What’s the “slavery” aspect in this particular case?

      Reply to Comment
    14. directrob

      If there is a slavery aspect people can complain to the European court. It really does not matter wrong is wrong in either case.

      Reply to Comment
    15. max

      DIRECTROB, you’re being dishonest. What do you know of this law that makes it different from the Swedish & Swiss laws? (sorry, I only studied these 2)

      Reply to Comment
    16. Its such a disappointment that many people do not understand how it would affect us, female migrant workers. we work hard 24/7 for a meager salary and we are often subjected to a lot of negative things that many people would say is not right but we shut our mouth because we need the income and many are too scared even just to squeak that they need help. we do not change jobs,or do the things that are stipulated in that law just for the hell of it. We always do it for a reason because its not easy to adjust from one job to another especially taking care of an elderly. Now that law has just stripped us of what little is left of our basic right for our protection!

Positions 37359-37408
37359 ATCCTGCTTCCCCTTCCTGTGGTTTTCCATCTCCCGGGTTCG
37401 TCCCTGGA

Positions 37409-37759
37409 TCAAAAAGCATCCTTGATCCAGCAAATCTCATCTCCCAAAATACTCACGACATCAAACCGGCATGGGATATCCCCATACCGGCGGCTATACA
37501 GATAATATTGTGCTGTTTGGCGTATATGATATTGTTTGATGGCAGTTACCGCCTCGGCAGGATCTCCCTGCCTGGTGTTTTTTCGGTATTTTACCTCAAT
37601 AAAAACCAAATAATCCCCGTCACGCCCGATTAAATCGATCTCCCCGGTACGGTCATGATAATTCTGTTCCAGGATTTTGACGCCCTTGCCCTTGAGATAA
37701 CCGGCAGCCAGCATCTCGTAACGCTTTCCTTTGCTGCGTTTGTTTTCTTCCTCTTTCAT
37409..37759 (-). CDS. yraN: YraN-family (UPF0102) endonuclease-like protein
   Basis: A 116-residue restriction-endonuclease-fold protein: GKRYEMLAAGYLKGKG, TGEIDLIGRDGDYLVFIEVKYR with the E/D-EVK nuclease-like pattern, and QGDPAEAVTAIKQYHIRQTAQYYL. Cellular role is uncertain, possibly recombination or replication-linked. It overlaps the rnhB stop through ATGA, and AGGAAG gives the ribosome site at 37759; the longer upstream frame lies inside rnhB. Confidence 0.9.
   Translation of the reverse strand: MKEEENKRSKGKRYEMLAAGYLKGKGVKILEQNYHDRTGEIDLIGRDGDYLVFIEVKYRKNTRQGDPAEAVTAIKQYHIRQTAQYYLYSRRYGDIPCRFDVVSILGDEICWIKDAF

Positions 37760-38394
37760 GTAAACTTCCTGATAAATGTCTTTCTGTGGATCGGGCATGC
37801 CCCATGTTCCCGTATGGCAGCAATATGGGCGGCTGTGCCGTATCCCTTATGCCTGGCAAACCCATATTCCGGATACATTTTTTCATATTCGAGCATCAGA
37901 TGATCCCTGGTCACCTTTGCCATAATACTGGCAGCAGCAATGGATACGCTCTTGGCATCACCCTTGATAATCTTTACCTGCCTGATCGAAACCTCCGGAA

Reply to Comment
    17. mark from kentucky

      This comment has been deleted for use of foul language

      Reply to Comment
    18. mark from kentucky

      How convenient so much for free speech here! Which words were actually foul!? Or was it the context itself you found foul! I don’t care! The message is getting out despite you and what this is really about! LOL what a joke!

      Reply to Comment
    19. mark from kentucky

      Oh i see! So when is the word a___ss! A bad word!

      Reply to Comment
    20. mark from kentucky

      Nothing like the electronic Berlin Wall to destroy a good commentary! The Ultimate in hypocrisy and intellectual laziness! With a techno twist!

      Reply to Comment